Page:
How is panic disorder diagnosed?

To accurately diagnose panic disorder, it’s essential to seek a professional assessment from either a psychiatrist, or psychologist. Such an evaluation would likely include the following steps:

  • Medical history: To better understand the patient’s history, a mental health professional will evaluate any prior or existing physical and emotional ailments and any current medications being administered.
  • Symptoms Evaluation: The individual will be requested to explain their signs, including the regularity and intensity of panic attacks and any connected physical and mental symptoms.
  • Mental health assessment: To ascertain whether the individual is suffering from panic disorder as specified by the Diagnostic and Statistical Manual of Mental Disorders (DSM-5). A mental health professional will conduct an extensive mental health assessment.
  • Ruling out other conditions: In some cases, additional tests, such as laboratory tests or imaging studies, may be necessary to rule out underlying physical health conditions that could be contributing to the symptoms.


What are the types of panic disorder?

There are several subtypes of panic disorder, including:

  • Panic disorder with agoraphobia: The hallmark of this is Panic Attacks plus increasing avoidance of places and activities. People suffering from this subtype of panic disorder experience recurrent bouts of anxiety or fear, as well as stay away from potential sources they believe could trigger such attacks, and fell they can only be in what they see as safe spaces.
  • Panic disorder without agoraphobia: This specific variant of panic disorder is distinguished by the occurrence of panic attacks without any attempt to avoid places or scenarios that could potentially prompt them.
  • Substance/medication-induced panic disorder: If you experience panic attacks induced by taking drugs, medication, or exposure to a hazardous material, this type of panic disorder may be the diagnosis.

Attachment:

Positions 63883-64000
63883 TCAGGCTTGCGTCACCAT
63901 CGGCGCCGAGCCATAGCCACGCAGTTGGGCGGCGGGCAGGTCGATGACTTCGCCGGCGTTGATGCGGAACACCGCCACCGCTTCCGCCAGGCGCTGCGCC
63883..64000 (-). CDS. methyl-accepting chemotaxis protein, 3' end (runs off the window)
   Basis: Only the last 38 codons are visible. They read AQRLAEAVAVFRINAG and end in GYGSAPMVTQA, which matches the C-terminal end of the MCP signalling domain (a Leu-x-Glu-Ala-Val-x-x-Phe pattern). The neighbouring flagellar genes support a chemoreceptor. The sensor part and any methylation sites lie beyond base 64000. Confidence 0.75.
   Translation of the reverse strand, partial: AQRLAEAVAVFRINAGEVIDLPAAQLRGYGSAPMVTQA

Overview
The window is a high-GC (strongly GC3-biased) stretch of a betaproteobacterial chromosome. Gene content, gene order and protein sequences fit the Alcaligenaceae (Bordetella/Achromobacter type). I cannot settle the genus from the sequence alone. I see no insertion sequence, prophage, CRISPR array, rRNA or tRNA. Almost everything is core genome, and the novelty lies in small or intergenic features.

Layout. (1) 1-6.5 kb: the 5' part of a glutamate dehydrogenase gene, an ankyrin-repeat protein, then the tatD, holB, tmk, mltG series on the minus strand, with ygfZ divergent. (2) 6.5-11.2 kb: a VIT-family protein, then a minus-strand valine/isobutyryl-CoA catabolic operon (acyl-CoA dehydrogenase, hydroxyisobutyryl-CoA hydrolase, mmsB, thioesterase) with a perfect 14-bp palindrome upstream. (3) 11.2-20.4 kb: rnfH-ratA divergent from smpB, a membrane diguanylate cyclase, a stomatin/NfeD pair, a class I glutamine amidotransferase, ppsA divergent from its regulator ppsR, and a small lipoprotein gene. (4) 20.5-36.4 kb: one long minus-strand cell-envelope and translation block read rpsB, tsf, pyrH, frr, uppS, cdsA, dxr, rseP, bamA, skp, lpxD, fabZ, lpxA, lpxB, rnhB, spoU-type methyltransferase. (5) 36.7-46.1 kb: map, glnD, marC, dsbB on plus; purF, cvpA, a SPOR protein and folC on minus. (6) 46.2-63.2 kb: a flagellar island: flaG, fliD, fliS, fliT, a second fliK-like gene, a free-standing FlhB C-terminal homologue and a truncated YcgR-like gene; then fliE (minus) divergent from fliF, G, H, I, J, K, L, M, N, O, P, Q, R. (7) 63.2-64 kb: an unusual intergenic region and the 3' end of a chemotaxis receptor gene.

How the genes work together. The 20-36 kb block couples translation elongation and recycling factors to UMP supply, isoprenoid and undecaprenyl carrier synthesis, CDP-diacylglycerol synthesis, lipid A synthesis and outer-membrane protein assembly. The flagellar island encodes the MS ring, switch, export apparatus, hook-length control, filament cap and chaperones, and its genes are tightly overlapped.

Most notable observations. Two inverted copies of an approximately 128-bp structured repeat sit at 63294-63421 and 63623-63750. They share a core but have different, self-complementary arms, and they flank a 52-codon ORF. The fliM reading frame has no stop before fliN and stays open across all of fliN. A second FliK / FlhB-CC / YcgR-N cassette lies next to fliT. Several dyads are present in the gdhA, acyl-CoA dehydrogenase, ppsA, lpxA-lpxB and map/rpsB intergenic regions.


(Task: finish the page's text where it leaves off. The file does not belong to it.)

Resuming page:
• Panic disorder due to another medical condition: This subtype of panic disorder is diagnosed when panic symptoms are a direct result of another medical condition, such as a heart condition or thyroid disorder.


What are the treatments for panic disorder?

The treatment of panic disorder typically involves a combination of therapy and medication, and may include the following:

  • Psychotherapy: Overcoming panic disorder can be difficult, but there are two psychotherapies that have proven to be highly effective: cognitive-behavioral therapy (CBT) and exposure therapy. CBT involves uncovering and questioning harmful thought patterns while exposure therapy includes taking a gradual approach toward facing feared situations.
  • Medication: Selective serotonin reuptake inhibitors (SSRIs) and some serotonin and norepinephrine reuptake inhibitors (SNRIs) are considered first-line medications. Benzodiazepines are also sometimes considered.
  • Other Behavioral Approaches: There are a number of ways to reduce the symptoms of anxiety and panic, including relaxation techniques like deep breathing and progressive muscle relaxation. Another way to reduce symptoms is by maintaining a healthy lifestyle, which includes things like eating a balanced diet and getting regular exercise.
  • Combination therapy: To effectively regulate their symptoms, some people may find it beneficial to combine psychotherapy with medication and other behavioral approaches.


Why choose Dr. Neal Ranen?

When it comes to treating panic disorders, Dr. Neal Ranen is an excellent choice for those looking for personalized care and attention. Dr. Ranen has extensive experience working with patients suffering from panic attacks, as well as co-occurring conditions and related disorders, such as post-traumatic stress disorder, major depressive disorder, obsessive-compulsive disorder, general anxiety disorder, and social anxiety disorder. He provides individual therapy tailored to each patient’s unique needs. His comprehensive approach to care includes a blend of evidence-based treatments, such as cognitive behavioral therapy, and medications. If you are experiencing symptoms like those mentioned here, please reach out to Dr. Ranen for further assessment and treatment.